After that, I enrolled in a fashion school to become a full-fledged stylist. I apprenticed as an assistant to a popular stylist I admired, but I could not do the job at all and was fired after a few months. A year later, I decided to go back to the mentor who fired me and decided to save up some money.

The bicycle I traveled with during the 3-month trip to Europe. (photo by Nihoncha Seikatsu)

However, strangely enough, once I had saved up some money, I found myself wanting to see authentic European fashion with my own eyes, so I spent three months traveling by bicycle through Italy, France, and England. At the time of my trip, London was the only place that did not make a good impression on me (laughs). The people in Italy and France were kind, but at that time I thought I would never go to London again.

Q: After your three-month trip to Europe, did you return home and become a stylist?

Miura: No, I did not become a stylist, I became an editor of a fashion magazine. Due to some connections, I ended up working at a publishing company. I worked at that company for about three years, and was involved in fashion as an editor.

When the world fell into recession after the Lehman Shock, I thought to myself that all I knew was fashion! If I did not pay more attention to the world, I might not survive. So I started studying economics on my own. I came back to economics, which I had quit in college as if it was a waste of time (laughs).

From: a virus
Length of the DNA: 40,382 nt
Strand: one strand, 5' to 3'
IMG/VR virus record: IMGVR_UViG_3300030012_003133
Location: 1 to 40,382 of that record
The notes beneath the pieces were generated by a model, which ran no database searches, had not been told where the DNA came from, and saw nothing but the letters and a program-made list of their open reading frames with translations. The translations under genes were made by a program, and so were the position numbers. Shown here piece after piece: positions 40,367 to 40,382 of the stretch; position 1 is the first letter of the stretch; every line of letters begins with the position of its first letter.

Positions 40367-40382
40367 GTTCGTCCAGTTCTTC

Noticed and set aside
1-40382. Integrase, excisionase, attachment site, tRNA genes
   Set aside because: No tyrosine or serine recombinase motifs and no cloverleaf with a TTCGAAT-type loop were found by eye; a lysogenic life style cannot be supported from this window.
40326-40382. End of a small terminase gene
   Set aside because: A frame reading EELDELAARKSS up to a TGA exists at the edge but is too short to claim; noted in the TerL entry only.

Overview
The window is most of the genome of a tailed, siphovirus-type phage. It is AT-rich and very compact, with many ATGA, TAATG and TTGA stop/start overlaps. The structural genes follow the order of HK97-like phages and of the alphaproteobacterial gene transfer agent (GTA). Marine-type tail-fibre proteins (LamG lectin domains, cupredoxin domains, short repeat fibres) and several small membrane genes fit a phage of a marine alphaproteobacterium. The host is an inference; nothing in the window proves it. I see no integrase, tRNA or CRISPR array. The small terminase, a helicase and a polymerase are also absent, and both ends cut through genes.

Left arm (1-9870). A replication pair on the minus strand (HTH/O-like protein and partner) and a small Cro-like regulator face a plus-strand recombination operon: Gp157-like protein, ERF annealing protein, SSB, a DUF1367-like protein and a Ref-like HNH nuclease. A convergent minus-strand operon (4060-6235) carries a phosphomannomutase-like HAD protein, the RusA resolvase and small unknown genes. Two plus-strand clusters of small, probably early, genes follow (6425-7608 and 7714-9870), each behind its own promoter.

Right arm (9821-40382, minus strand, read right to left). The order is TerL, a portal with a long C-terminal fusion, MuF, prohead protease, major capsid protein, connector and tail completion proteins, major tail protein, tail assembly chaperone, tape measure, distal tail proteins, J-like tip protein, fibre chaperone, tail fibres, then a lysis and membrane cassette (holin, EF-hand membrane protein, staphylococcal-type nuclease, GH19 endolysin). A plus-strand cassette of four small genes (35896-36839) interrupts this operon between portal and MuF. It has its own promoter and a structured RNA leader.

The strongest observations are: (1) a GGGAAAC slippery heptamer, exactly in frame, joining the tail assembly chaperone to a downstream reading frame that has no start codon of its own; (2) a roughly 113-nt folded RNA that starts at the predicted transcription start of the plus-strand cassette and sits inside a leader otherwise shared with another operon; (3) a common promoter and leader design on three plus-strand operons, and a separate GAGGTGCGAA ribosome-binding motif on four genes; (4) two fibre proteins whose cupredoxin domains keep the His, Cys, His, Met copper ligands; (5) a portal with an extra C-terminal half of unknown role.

Gradually, my desire to work overseas grew stronger, so I changed jobs and ended up working at a publishing company in Thailand. I worked there for three years, editing a free newspaper. After working in Thailand I decided that I wanted to work in New York or Europe next, so I decided to get a visa and work in London for 2 years (laughs). It is strange because when I traveled in Europe for 3 months, I thought I would never go back to London again.

Q: Did you also work as an editor in London?

Miura: I had nothing to do with editing at all. I was in sales. I was working for a food company in London, and my main product was fish, which I sold to restaurants and eateries. I spent two years dealing with fish, so much so that mackerel appeared in my dreams at the time (laughs).

The president of the company also appreciated me and expected me to stay on in the form of full-time employment after my visa expired, but… typical to me I made the choice not to stay and return to Japan.

I decided to return to Japan because I had unfinished business working for a PR company in Japan. Working for a PR company was one of my major goals.

Q: So you returned to Japan and started working at a PR company?

Miura: Yes, after returning to Japan, I started working at a venture PR company. It was around that time that I became involved with Japanese tea.

Kitagawa-san of Kaneka Kitagawa Seicha (far left) and Miura-san (far right). (photo by Nihoncha Seikasu)